+newest version of its parent (including the possible manual conflict
+resolution intermission ...).
+
+Except that rebase is a destructive (it removes information from the
+repository), unexchangeable operation, and the "evolve + obsolete"
+combo, using changeset copy and obsolescence marker, provide evolution
+semantics by only adding new information to the repository (but more
+on that later).
+
+He pushes again.
+

docs/evolve-faq.rst

 Add a changeset: ``commit``
 ------------------------------------------------------------
 
-Just use commit as usual. New changeset will be in the `draft` phase.
+Just use commit as usual. New changesets will be in the `draft` phase.
 
 Rewrite a changeset: ``amend``
 ------------------------------------------------------------
 
 
 .. [#] add this `-O` to graft instead of a dedicated command is probably
-       abusive. But this was very convenient for experimental purpose.
+       abusive. But this was very convenient for experimental purposes.
        This will likely change in non experimental release.
 
 Delete a changeset: ``kill``
 ------------------------------------------------------------
 
-A new ``kill`` command allows to remove a changeset.
+A new ``kill`` command allows removing a changeset.
 
 Just use ``hg kill <some-rev>``.
 
 .. note:: those command only exist for the convenience of getting qpush and qpop
           feeling back.
 
-collapse changesets: ``amend``
+Collapse changesets: ``amend``
 ------------------------------------------------------------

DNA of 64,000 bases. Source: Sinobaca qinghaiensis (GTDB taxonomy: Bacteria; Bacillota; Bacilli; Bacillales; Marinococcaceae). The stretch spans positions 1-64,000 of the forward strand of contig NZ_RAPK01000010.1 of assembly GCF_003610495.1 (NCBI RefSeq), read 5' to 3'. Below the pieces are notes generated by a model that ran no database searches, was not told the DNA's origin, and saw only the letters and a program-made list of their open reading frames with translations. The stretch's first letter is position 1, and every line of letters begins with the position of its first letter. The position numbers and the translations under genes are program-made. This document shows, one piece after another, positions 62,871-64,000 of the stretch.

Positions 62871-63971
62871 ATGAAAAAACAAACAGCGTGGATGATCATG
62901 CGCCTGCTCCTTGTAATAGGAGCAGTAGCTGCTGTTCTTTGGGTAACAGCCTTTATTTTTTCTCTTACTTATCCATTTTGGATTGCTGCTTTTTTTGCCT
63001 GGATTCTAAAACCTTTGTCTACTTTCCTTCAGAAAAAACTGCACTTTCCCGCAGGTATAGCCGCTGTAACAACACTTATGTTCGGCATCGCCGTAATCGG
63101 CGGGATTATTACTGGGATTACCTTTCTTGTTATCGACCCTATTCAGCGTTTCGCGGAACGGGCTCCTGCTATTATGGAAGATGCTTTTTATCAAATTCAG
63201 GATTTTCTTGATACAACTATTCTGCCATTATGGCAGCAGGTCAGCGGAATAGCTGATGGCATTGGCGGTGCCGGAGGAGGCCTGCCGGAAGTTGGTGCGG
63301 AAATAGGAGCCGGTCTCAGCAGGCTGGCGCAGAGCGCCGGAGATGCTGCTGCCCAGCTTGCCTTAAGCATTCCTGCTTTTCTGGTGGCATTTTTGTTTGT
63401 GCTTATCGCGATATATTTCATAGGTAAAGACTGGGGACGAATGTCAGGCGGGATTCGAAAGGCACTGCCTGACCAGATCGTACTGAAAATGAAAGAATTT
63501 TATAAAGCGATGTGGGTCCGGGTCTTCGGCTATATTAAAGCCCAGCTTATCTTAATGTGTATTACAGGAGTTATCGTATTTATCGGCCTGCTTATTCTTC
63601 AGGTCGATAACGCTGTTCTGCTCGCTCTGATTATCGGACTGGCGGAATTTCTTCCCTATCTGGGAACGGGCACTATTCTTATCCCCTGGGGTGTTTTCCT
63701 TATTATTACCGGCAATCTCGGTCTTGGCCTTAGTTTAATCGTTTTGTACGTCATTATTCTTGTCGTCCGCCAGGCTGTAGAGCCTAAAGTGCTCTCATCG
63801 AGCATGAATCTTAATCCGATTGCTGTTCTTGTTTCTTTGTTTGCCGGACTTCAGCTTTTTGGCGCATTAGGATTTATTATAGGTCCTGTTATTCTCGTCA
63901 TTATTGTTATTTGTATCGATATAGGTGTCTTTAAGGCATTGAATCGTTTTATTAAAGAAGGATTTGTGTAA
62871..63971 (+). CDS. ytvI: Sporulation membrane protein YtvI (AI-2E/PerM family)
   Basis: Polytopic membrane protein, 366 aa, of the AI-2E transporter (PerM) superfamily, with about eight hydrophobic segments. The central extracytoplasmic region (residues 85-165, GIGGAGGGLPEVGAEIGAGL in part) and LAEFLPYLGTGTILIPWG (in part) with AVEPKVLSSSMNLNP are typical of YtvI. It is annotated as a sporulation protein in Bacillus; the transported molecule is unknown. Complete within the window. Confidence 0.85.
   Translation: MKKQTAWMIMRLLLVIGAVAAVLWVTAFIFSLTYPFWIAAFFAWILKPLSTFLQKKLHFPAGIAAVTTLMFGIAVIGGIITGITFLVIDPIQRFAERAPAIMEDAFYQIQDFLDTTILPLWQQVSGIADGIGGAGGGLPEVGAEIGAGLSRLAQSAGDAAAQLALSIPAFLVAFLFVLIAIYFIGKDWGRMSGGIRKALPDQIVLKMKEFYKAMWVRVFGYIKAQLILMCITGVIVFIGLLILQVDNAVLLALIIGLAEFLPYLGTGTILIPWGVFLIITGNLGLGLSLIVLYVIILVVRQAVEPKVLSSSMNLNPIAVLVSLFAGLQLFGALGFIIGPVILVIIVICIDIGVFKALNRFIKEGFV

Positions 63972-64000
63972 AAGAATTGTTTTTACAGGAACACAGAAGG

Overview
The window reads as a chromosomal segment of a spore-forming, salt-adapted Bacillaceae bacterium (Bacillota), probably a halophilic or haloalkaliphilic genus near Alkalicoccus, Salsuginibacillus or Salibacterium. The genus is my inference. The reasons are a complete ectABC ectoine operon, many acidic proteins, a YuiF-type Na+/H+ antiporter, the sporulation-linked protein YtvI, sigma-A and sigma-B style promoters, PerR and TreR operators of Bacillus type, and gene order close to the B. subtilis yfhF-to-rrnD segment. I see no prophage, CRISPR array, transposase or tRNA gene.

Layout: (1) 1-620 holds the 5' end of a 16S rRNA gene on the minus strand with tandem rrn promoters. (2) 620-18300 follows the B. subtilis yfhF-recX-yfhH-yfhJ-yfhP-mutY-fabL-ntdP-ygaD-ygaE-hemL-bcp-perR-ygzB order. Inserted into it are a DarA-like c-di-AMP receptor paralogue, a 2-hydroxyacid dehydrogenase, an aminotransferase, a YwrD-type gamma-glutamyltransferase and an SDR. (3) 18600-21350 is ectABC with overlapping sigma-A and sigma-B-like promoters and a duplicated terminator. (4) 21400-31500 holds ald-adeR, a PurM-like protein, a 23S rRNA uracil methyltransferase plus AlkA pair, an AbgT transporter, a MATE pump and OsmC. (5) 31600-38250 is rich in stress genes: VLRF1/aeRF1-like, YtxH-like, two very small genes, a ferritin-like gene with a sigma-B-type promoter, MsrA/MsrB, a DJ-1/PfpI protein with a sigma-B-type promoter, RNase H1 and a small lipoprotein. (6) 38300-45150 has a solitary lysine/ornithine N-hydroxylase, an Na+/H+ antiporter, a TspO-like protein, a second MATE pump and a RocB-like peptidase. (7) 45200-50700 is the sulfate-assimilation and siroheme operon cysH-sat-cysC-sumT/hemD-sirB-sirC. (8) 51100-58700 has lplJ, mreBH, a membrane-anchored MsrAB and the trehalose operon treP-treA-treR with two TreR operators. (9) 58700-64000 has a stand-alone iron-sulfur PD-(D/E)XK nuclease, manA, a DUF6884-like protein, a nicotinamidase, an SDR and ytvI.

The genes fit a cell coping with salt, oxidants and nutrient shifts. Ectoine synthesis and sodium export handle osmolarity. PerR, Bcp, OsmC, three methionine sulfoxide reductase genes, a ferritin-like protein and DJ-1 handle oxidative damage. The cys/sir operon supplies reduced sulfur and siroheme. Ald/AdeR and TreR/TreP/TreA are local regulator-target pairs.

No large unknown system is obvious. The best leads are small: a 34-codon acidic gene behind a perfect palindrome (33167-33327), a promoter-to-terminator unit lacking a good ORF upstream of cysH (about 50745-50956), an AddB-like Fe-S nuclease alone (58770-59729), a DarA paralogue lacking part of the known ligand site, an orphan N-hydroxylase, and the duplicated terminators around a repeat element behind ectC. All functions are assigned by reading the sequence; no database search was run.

you can use amend -c to collapse multiple changeset in a single one.
 
+Split changesets
+-----------------------
+
+There is no official command to split a changeset. However is it easily achieved
+by manual operation::
+
+  ### you want to split changeset A: 42
+  # update to A parent
+  $ hg up 42^
+  # restore content from A
+  $ hg revert -r 42 --all
+  # partially commit the first part
+  $ hg record
+  # commit the second part
+  $ hg commit
+  # informs mercurial of what appened
+  # current changeset (.) and previous one (.) replace A (42)
+  $ hg kill --new . --new .^ 42
+
+
 Move multiple changesets: ``rebase``
 ------------------------------------------------------------
 
-You can still use rebase to move whole part of the changeset graph at once.
+You can still use rebase to move a whole segment of the changeset graph together.
 
-.. warning:: Beware that rebasing obsolete changeset will result in new
-             conflicting version.
+.. warning:: Beware that rebasing obsolete changesets will result in
+             conflicting versions of the changesets.
 
 Stabilize history: ``stabilize``
 ------------------------------------------------------------
 those children you create *unstable* changesets and *suspended
 obsolete* changesets.
 
-When you are finished amending a given changeset you will want to
+When you are finished amending a given changeset, you will want to
 declare it stable, in other words rebase its former descendants on its